5 Reasons Why You Should Attend A Women’s Writing Retreat At Least Once

Woman at a writing retreat
Unsplash / Aidan Meyer

This past summer I attended my first writing retreat. Although my intentions were to enhance my budding freelance writing career, these retreats aren’t solely for aspiring writers. Anyone wishing to express themselves creatively in an inspiring venue with other like-minded individuals should consider one of the many out there.

I chose to attend one in Venice, Italy. The women in my group came from all over the world to embark on a journey that I feel confident in saying on their behalf, was more than any of us could have expected. Here are a few reasons why.

1. You can travel to cool places.

Although I was fortunate enough to make the voyage all the way to Italy, there are plenty of retreats in the US.

Most retreats include writing workshops for a few hours then provide optional sightseeing itineraries for the rest of the day. Rest assured, you won’t be sitting in a classroom writing the whole time. The opportunity to be inspired and experience the local sites will also be included.

2. You get to meet like-minded individuals.

In my experience, the women with whom I had the pleasure of spending three cappuccino-fueled mornings with, writing our hearts out, all ventured to Italy solo.

Everyone coming from different corners of the world, ages ranging from 20-60 something, only a few of us interested in writing as a part of our career paths, all were intent on putting the pen to paper.

The heartfelt, raw emotions poured from each of us and after a very short period of time, we were no longer strangers.

After the retreat, a subset of us created a virtual writing group to motivate one another to keep up with our writing. We plan to schedule sessions via a video conferencing platform and write our pieces prior, allowing us ample time to share.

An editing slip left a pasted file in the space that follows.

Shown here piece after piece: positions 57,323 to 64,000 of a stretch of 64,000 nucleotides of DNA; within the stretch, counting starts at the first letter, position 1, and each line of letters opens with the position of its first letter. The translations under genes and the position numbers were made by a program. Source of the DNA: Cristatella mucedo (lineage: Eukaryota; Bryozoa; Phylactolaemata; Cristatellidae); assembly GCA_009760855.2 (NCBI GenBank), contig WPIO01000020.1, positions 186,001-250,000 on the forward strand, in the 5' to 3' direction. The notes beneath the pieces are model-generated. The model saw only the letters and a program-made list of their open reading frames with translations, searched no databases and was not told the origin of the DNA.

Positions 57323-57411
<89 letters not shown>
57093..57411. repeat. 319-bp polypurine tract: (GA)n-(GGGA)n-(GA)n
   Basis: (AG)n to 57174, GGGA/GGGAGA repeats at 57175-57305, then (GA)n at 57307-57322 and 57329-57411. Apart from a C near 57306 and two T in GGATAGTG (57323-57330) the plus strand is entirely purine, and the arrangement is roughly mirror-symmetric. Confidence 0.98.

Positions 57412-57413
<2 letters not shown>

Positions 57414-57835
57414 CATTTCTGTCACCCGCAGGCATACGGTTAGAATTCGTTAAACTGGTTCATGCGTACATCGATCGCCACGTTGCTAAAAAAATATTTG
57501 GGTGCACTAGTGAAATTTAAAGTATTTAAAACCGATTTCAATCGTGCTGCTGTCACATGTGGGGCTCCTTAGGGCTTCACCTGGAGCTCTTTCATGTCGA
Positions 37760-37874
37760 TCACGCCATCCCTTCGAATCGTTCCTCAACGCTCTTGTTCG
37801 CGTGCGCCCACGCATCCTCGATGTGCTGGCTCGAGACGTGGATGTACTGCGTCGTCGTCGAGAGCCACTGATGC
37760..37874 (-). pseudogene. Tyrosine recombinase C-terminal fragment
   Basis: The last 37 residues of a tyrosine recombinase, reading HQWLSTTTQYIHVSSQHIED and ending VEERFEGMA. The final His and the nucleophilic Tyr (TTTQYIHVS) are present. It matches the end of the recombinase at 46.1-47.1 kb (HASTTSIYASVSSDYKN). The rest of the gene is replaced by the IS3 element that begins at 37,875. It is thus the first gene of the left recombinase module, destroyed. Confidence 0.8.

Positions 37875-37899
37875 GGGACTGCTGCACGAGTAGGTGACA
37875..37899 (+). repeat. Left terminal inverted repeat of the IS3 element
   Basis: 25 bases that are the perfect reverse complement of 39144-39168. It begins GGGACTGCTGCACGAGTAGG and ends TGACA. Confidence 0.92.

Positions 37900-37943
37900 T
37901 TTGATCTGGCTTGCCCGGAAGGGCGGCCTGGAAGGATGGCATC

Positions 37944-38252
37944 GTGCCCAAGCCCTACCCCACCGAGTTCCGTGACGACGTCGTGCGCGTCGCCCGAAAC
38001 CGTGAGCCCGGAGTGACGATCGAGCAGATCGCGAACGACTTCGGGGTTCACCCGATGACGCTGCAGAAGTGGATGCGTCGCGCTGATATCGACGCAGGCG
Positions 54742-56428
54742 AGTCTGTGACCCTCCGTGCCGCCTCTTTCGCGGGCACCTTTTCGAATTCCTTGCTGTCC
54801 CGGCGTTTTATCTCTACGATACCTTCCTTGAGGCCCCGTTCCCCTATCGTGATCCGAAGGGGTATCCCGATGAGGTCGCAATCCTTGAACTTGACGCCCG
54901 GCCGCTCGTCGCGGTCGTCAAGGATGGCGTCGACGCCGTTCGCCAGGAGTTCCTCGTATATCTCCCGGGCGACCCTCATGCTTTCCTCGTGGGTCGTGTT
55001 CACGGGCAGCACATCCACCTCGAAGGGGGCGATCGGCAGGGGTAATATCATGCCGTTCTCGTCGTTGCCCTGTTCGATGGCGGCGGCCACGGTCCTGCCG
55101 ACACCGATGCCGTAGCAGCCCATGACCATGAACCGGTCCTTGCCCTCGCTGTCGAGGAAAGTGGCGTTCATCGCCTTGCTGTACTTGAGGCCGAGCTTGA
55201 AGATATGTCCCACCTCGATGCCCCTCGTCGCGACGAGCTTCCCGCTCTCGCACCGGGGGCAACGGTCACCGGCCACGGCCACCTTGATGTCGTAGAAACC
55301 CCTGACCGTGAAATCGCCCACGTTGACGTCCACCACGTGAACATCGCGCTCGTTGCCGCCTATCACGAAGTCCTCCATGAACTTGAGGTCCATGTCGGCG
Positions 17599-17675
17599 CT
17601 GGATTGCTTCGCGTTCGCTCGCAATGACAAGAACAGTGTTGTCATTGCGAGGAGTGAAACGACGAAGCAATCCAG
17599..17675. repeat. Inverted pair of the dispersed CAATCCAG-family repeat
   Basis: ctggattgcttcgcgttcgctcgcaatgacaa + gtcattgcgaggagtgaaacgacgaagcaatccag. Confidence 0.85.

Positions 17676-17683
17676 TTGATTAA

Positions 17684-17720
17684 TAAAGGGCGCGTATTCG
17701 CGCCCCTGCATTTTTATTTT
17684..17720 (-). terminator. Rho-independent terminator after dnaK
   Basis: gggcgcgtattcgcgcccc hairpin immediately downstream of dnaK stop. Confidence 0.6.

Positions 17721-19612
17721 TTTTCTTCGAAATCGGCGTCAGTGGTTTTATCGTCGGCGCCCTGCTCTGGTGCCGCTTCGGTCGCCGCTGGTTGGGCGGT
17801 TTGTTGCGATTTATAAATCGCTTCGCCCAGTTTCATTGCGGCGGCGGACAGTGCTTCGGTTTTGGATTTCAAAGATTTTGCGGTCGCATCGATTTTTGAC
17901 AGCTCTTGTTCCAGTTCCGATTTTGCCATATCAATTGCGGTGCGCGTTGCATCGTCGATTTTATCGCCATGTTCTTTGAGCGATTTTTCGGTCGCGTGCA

I think we all left Venice knowing that we would somehow remain in close contact with writing as the glue and not just via social media.

3. You can overcome fear and self-doubt.

One of the most common blocks for writers or most in general is wondering if your work will be good enough and the fear that comes with sharing it publicly.

During the retreat, the host would give us a prompt or topic and we would free write for a specified amount of time. In this scenario, the most raw, unedited emotions spill onto the paper like liquid gold.

There’s no time to overthink or to be concerned with proper grammar and spelling. Instead you write what comes to mind and in most cases share it with the group, which was intimidating at first, but as we became familiar with one another, it was more comfortable.

4. You can uncover new insights.

Writing allows us to process our emotions in a way that we hadn’t before and uncover new insights. At first mention of this one prompt, A Leap of Faith, something extremely personal came to mind immediately however it’s one I continuously battle with.

I even continued to fight myself, attempting to consider alternate ideas just to avoid writing about it and more than anything sharing with others. But it kept coming back to haunt me. Instead of suppressing it any longer, I chose to remind myself why I was there and that in order to keep with the theme of releasing fear and self-doubt, I did just that!

As I shared that piece with the group, I could feel my legs shaking and am sure my voice was cracking, but I kept going. The release that followed was powerful and that moment in itself paid for the trip! I might even publish it one of these days.

5. You can bring home the ultimate souvenir.

Of course I purchased a few of Italy’s Murano glass souvenirs but I also brought back more than just a few wine stoppers.

Not only do I have an amazing group of new friends to visit in Tel Aviv, Canada, New York City, and California but also recognize that I am capable of expressing myself without letting doubt interfere.

What I gained from this experience with this group of women, who had no previous introduction, revealed our most personal experiences and deepest emotions to one another, continues to give me an incredible amount of inspiration.

To me, that is the ultimate souvenir and worth every euro! Thought Catalog Logo Mark

Jen Lucas, a freelance travel writer, works as a Project Manager in the tech industry by day but a gypsy at heart.

Keep up with Jen on jenlucas.myportfolio.com

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